Development prospects

PGNiG has secured long-term regasification and transmission capacities to cover import requirements of the Polish wholesale market. After the expiry of the Yamal contract at the end of 2022, gas will be imported based on a diversified portfolio of purchase contracts and in cooperation with the PGNiG Group companies active on the European wholesale and LNG markets and strengthening the Group’s position as a gas producer on the Norwegian Continental Shelf.

If an unforeseen increase in demand for gas fuels occurs, PGNiG will purchase natural gas under short-term contracts from the neighbouring countries or on the LNG market. The planned capacities of new cross-border connections (Baltic Pipe, Poland–Lithuania, Poland–Slovakia) to be brought on stream in 2022, and the additional capacity of the LNG terminal in Świnoujście to be put into service in subsequent years, will enable Poland to source higher volumes of grid gas and LNG, and to balance the market in the event of temporary gas shortages or surpluses.

Prospects for wholesale trade abroad

Due to the persistence of the pandemic, PST expects reduced trading activity in the wholesale markets. In addition, in the second half of 2021, the gas market crisis driven by the unprecedented price surge triggered an increase in credit risk, followed by lower liquidity on the OTC market. These factors posed significant liquidity challenges for PST and other energy market players. Consequently, PST is expected to scale down its proprietary trading activities compared with the period before the pandemic and the price crisis affecting gas and electricity markets.

Notwithstanding temporary restrictions caused by the pandemic and the crisis related to energy market prices, PST will continue to develop its business in the company’s key strategic areas, especially LNG trading, procurement of gas from the North Sea and the Norwegian Sea area and gas trading in Central and Eastern European markets.

PST plans to expand its LNG business to include FOB deliveries both on the spot market and under medium-term contracts. The expansion of commercial and logistic capabilities in LNG freight management will allow the Group to further develop its LNG trading business to create opportunities for optimising long-term contracts from 2022 onwards. In order to fulfil the long-term FOB supply contracts, PST has executed contracts to charter five LNG vessels that will be able to receive and transport the contracted LNG volumes. PST has also contracted regasification capacities of the Montoir LNG terminal in France, including 10 cargoes in 2023 and 15 cargoes per year in 2024−2029.

In preparation for the start of gas supplies to Poland via the Baltic Pipe, the company has increased its activity on the Norwegian Continental Shelf (NCS) and the Danish Continental Shelf (DCS). The purpose is to enable natural gas supplies from the NCS and the DCS to Poland. As part of its operations on the NCS, PST has also started to procure and sell natural gas liquids (including propane, butane, paraffin and ethane).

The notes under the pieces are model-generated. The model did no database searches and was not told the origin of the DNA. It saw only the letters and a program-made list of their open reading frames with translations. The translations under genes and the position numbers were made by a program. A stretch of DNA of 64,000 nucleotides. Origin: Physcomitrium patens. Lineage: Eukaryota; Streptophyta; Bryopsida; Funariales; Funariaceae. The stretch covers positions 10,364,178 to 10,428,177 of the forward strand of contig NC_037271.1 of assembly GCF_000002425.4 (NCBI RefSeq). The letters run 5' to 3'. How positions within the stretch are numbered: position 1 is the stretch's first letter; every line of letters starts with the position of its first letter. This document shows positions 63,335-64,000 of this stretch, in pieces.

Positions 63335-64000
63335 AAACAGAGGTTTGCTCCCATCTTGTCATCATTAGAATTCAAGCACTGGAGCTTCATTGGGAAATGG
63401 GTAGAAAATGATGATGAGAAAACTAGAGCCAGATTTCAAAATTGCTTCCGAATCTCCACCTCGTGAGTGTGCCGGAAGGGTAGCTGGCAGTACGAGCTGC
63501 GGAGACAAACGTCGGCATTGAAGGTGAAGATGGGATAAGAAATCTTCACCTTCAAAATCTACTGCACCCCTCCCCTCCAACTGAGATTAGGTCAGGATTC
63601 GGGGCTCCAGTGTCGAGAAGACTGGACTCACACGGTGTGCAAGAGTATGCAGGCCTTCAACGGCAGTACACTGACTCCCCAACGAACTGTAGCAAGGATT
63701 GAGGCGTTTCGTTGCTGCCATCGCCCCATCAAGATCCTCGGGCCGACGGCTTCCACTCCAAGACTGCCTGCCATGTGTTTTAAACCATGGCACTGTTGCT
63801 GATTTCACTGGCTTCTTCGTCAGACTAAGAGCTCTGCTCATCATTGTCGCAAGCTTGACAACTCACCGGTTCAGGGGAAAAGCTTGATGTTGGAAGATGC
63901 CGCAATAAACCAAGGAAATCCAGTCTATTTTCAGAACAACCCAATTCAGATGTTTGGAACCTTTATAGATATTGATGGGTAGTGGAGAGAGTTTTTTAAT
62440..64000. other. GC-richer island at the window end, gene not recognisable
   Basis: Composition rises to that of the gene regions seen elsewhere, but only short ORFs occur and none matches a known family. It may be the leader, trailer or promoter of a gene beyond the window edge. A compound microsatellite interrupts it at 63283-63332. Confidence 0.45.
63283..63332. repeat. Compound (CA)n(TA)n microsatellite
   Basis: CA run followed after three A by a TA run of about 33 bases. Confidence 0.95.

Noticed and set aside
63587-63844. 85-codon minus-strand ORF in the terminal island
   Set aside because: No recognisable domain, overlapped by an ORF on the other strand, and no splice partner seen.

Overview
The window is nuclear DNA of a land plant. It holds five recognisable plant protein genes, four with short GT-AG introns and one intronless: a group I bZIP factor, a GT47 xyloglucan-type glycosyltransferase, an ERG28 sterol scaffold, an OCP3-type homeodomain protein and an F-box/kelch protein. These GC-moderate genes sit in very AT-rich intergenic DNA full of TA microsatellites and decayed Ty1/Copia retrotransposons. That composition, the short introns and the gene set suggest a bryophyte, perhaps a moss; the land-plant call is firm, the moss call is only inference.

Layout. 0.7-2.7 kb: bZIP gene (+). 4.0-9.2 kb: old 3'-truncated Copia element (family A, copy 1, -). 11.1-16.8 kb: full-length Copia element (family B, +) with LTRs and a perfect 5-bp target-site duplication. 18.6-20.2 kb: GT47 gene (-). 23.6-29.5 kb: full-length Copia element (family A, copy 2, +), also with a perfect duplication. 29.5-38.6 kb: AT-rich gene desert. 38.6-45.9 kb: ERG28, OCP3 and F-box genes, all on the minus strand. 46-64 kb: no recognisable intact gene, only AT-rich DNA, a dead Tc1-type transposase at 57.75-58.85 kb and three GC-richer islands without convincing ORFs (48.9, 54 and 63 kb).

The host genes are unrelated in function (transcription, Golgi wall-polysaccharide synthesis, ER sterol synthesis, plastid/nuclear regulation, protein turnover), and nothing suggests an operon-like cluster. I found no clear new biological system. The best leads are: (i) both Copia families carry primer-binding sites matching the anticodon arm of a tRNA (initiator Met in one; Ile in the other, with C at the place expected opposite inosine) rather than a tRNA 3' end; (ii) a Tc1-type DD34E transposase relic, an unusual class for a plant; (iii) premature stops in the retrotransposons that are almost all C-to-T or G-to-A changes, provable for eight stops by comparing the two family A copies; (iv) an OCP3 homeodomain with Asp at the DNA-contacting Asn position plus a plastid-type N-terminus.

PST is also upscaling its activities in Central and Eastern Europe in order to diversify the sources of gas supply to Poland and to optimise the PGNiG Group’s portfolio in the region. Particularly important for PST is business expansion into and in markets which, thanks to the emerging gas infrastructure, will gain strategic significance for the Polish market directly, i.e. Slovakia, Ukraine and Lithuania, and indirectly, such as Hungary, Latvia and Estonia. Building capabilities and strengthening presence in the region will enable the company to gain an additional market for gas from the northern direction and optimise its gas portfolio using, among other things, the storage systems in Poland, Ukraine and Latvia. In 2021, during the gas crisis in Moldova, the Company carried out the first deliveries of non-Russian gas to that country.

On November 29th 2019, PGNiG signed a five-year exclusive contract for the use of the low-scale LNG collection and handling station in Klaipėda. It is a major step in PGNiG’s efforts to build competence and market position in the markets of Central and Eastern Europe and the Baltic Sea basin. Since the start of operations on April 1st 2020, the Company has delivered ten shipments by sea to Klaipėda, and 758 tanker trucks have left the terminal with a total freight of over 13.7 thousand tonnes of LNG, destined mostly for the Polish market, but also the markets in Lithuania, Latvia and Estonia.

In addition to the transhipment facilities, the terminal also offers bunkering of ships. This allows PGNiG to build competence in this area and in the future to make use of the potential of the Świnoujście terminal, which is being expanded.

Prospects for retail trade in Poland

Price trends on the gas market and the related risk of the company’s failing to achieve its objectives as well as the seeking of effective methods to stabilise its performance remain critical in setting short- and medium-term priorities for action.